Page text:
COLLIER COUNTY, Fla. — Sunday marked the 21st anniversary of the September 11 attacks, and as a way to remember those who passed away, multiple events were held throughout Southwest Florida.
One of them is hosted by local non-profit Brotherhood Ride and Florida Gulf Coast University's Pike Fraternity. Together, the two teamed up to host their first annual 9/11 Memorial Stair Climb.
Participants could choose from three events to compete in as long as they register with a donation of at least a dollar. The events are a 30 and 50 mile bike ride, a 110-flight stair climb and a car rally.
“21 years later we still remember those heroes that went in when everybody was rushing out.”
On this September 11th, footsteps can be heard as droves of people climb their way up to the top of the Naples Grande Beach Resort.
“Anybody can write a check, make a donation, or remember what happened but I think when you put a little sweat behind it it means a little more to the families,” says Jeff Morse, President and Founder of Brotherhood Ride and Battalion Chief with North Collier Fire Department.
It’s in honor of those who lost their lives 21 years ago. Coordinated by local nonprofit Brotherhood Ride and Florida Gulf Coast University’s Pike fraternity. With each round complete with the sound of a bell.
And some carry the image of one of those first responders who made the climb up, knowing they might not make it back down.
"Orio Palmer was one of the first guys to enter into the towers and he was the one up the highest," says Morse. "He was up to floor 74 treating casualties and giving radio announcements and getting evacuations going from those floors. Unfortunately, he didn’t make it out of the towers and I’m honoring him today.”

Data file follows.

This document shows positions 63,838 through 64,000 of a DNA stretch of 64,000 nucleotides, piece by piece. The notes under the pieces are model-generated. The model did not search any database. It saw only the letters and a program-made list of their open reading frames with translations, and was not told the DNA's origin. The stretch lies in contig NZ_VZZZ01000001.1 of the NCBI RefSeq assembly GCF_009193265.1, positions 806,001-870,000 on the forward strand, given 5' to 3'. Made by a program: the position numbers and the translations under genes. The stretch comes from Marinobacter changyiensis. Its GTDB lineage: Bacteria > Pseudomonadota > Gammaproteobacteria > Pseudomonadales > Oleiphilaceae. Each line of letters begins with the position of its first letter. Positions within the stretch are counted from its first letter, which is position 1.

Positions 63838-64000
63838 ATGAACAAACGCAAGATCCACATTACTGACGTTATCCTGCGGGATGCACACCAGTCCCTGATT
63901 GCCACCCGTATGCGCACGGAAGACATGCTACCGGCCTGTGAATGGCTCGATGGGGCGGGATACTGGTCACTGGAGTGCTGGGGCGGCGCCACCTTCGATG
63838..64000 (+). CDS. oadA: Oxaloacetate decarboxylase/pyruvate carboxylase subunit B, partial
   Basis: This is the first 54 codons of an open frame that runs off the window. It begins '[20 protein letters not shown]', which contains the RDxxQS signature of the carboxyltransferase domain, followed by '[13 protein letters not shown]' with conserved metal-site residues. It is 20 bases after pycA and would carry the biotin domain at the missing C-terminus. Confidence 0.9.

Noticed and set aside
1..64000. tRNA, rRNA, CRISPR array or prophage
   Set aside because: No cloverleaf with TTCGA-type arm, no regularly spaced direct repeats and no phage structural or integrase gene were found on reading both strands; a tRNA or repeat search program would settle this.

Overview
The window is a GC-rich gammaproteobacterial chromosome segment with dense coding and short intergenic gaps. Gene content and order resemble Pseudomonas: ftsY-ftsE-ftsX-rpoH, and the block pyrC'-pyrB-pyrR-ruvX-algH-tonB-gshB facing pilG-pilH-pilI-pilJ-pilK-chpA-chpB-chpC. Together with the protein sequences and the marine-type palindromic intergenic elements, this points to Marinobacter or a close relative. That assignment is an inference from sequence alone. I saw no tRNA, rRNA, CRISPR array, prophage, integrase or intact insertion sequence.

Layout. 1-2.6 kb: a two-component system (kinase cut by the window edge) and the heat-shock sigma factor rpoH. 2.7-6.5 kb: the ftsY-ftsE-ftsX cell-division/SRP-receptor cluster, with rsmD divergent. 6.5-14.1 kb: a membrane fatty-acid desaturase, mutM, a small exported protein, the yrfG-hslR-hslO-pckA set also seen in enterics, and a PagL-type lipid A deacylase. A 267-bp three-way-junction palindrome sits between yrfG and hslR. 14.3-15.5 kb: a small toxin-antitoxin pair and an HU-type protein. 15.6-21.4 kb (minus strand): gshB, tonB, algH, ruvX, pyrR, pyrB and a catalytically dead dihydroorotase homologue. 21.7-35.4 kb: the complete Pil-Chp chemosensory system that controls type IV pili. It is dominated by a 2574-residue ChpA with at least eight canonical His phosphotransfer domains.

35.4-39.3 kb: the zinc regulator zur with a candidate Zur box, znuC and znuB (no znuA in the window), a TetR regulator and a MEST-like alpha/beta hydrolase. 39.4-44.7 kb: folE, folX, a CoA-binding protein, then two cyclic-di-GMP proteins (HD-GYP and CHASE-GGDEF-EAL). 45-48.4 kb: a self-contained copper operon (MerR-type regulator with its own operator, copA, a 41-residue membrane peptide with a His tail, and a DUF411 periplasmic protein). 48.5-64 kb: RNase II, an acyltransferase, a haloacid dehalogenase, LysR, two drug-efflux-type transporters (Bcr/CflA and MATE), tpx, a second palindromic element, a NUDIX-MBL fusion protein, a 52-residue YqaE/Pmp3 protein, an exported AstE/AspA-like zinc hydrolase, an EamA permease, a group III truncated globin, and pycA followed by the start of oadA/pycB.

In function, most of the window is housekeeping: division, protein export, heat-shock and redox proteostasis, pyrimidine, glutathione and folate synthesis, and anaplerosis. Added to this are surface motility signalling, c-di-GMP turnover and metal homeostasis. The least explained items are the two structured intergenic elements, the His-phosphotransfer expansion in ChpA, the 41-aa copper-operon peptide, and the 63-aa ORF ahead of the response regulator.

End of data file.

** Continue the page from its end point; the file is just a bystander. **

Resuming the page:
On the other side of Collier County, just a twenty minute drive away, a commemorative service at the Golden Gate Government Center.
“It killed 343 firefighters, 60 police officers and a host of others," said Fire Chief Nolan Sapp with the Greater Naples Fire Rescue. "We have to honor their service and this is just one way in which we do that.”
And at the Waterside Shops, a remembrance blood drive. Where one particular donor has significant ties to the day.
“I was visiting New York City and I was there during 9/11," said Cathy Grassi, who helped start the NCH Remembrance Blood Drive. "When I came back, I was working here at Waterside Shops and I wanted to do something- well we all wanted to do something- to honor those that lost their lives and all the first responders.”
Together, with NCH, Grassi started the annual tradition. Giving back anyway she could.
"Those people woke up every morning, like we do, expecting to live their lives and then this terror attack came. I think we need to remember them and never forget the sacrifices that they made.”
Showing that no matter the event, there’s always time to remember.
"When it gets tiring on the stairwell," says Morse. "We just remember that at least we’re here to honor them and we push through.”